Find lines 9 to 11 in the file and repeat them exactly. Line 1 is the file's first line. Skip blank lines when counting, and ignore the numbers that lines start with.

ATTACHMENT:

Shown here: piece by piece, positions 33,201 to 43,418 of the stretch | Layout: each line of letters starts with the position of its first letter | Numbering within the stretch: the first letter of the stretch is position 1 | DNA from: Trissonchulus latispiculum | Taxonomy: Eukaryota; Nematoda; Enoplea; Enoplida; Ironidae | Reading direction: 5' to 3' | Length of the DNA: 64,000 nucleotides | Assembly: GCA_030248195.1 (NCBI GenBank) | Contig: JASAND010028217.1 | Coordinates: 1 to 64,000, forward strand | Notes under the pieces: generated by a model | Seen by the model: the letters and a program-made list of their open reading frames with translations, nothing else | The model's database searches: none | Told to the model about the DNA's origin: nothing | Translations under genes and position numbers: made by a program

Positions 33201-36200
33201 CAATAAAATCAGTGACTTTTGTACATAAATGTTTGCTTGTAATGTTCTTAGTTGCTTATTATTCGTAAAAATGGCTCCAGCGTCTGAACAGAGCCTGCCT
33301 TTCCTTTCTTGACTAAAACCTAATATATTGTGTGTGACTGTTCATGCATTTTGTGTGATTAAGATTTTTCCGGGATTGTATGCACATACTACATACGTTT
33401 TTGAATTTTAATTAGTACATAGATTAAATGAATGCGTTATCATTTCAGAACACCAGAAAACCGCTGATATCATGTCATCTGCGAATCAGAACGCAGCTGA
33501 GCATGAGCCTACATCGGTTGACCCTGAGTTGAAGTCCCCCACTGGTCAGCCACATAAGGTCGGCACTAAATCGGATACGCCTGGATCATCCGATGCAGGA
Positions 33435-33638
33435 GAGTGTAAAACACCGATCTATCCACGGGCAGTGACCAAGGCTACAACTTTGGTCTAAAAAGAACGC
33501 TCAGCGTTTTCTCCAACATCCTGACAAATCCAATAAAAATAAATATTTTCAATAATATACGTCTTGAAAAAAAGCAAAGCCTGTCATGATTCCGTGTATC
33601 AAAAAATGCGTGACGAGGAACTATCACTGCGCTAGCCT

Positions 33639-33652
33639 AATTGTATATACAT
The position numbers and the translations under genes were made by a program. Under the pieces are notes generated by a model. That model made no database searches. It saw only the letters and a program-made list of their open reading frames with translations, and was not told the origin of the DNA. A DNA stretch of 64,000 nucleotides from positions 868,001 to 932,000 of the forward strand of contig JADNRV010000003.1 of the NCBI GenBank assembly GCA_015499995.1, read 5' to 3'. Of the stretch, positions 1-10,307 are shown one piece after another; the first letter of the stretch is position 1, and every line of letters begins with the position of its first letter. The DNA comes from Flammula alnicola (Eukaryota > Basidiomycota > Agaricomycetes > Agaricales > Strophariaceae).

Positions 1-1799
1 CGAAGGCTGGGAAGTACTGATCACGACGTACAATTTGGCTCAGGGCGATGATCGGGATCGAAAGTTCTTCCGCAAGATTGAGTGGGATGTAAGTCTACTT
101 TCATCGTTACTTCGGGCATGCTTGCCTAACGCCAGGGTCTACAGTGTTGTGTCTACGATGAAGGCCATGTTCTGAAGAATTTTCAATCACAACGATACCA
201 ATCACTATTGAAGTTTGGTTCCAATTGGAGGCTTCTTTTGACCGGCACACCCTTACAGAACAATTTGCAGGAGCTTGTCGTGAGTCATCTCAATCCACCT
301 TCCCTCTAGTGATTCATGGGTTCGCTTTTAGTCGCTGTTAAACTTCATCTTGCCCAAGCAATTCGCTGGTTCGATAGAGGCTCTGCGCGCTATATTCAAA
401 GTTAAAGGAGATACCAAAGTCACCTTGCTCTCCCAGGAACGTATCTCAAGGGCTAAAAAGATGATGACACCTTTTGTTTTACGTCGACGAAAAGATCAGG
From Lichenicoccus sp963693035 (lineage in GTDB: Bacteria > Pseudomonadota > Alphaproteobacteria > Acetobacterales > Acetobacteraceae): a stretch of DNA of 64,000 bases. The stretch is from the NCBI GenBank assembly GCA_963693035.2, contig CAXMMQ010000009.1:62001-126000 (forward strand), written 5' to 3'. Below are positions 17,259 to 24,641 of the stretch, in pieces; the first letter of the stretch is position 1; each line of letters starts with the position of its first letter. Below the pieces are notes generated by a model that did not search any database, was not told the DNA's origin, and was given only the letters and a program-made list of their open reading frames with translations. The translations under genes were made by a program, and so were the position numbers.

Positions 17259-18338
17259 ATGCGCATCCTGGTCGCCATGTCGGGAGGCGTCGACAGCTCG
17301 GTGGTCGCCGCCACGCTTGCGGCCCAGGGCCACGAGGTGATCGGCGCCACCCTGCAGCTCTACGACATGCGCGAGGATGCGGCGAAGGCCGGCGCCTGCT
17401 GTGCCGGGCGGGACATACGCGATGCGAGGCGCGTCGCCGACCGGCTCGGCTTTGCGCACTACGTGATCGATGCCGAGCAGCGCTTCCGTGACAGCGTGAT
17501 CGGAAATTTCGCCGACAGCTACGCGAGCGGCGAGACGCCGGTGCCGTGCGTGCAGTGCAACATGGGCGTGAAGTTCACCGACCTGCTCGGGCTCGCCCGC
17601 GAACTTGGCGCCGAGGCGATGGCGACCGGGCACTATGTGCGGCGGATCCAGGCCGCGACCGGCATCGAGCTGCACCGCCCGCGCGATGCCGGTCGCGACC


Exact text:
33501 TCAGCGTTTTCTCCAACATCCTGACAAATCCAATAAAAATAAATATTTTCAATAATATACGTCTTGAAAAAAAGCAAAGCCTGTCATGATTCCGTGTATC
33601 AAAAAATGCGTGACGAGGAACTATCACTGCGCTAGCCT

Positions 33639-33652